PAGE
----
Is there a way to replace password lock screen in Linux (Mint Debian Edition) with a pin lock screen? Like the one found in Windows 8 for example. It's annoying/inconvenient to have to input 16 character-long passwords every time I lock my computer, and insecure to decrease the password length to a pin-friendly length.

Clarification: Pin: 4 character-long password that's used only in the lock screen. i.e. the regular user password to execute functions is still the same throughout the OS (for security).

  • 1
    Sure. Write a screen-locker that uses a PIN. Of course, since it won't use PAM, you'll need to do your own crypto work. Such a lock screen is fundamentally and in everyway less secure than your standard lock screen (which might be why there's less demand for this than you might think).
    – HalosGhost
    Jul 30 '14 at 4:48
  • 1
    @HalosGhost that's not required; you can have different programs use different passwords via PAM. See for example my answer here unix.stackexchange.com/questions/94626/…
    – derobert
    Jul 30 '14 at 5:05
  • @derobert, fascinating. I honestly did not know that was possible. Thanks for the info!
    – HalosGhost
    Jul 30 '14 at 5:08
  • @HalosGhost I can't tell whether you're saying it exists or it doesn't! Also, I'm not a developer, I'd need a ready, third-party solution. I do understand that it is less secure, that's why this needs to work only on the lock screen and not as my root/user password. I understand the risks, I'm just asking if it can be done in current Linux system (LMDE specifically)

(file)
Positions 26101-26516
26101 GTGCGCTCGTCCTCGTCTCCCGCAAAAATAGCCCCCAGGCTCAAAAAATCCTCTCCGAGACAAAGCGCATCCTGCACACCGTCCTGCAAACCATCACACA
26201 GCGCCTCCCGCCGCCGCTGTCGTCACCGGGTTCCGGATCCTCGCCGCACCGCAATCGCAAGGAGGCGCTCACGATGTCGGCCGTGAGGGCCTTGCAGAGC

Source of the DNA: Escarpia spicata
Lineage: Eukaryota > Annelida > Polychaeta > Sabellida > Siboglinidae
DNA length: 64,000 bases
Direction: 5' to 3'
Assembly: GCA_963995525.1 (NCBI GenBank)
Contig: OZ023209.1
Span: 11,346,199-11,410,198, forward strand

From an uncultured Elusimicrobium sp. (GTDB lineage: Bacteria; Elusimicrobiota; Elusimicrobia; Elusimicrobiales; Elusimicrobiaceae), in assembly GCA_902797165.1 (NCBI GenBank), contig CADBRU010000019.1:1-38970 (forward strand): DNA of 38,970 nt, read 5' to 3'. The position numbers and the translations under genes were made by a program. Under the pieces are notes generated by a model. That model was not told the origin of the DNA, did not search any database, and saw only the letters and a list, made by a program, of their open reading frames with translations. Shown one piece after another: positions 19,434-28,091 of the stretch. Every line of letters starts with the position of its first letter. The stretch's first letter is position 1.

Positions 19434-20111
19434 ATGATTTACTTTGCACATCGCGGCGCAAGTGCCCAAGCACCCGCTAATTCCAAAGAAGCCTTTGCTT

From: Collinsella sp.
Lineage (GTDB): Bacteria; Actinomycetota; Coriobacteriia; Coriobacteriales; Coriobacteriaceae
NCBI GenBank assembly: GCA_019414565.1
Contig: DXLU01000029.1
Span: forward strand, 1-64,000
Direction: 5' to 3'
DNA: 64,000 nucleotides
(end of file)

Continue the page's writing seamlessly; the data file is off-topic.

– Mars
    Jul 30 '14 at 5:09
  • I think a reasonable scheme can be devised such as allowing only 2 PIN attempts before rejecting all further PIN attempts and forcing the full password. Jun 28 '16 at 0:45

You can do this via PAM configuration. For example, if you use XScreenSaver, you'd edit /etc/pam.d/xscreensaver and change the @include common-auth line.

Rather than repeat all the details, I'll point you to my answer to Set sudo password differently from login one. The procedure is almost exactly the same, except that you'll be editing the PAM config for your screensaver, instead of sudo.

Then you can set your PIN as your screensaver password.

  • Thanks I tried doing this now, but I couldn't. This will need a lot of Googling for me, I'll be doing it later in free time.
    – Mars
    Jul 30 '14 at 22:02

Your Answer

By clicking “Post Your Answer”, you agree to our terms of service, privacy policy and cookie policy

Not the answer you're looking for? Browse other questions tagged or ask your own question.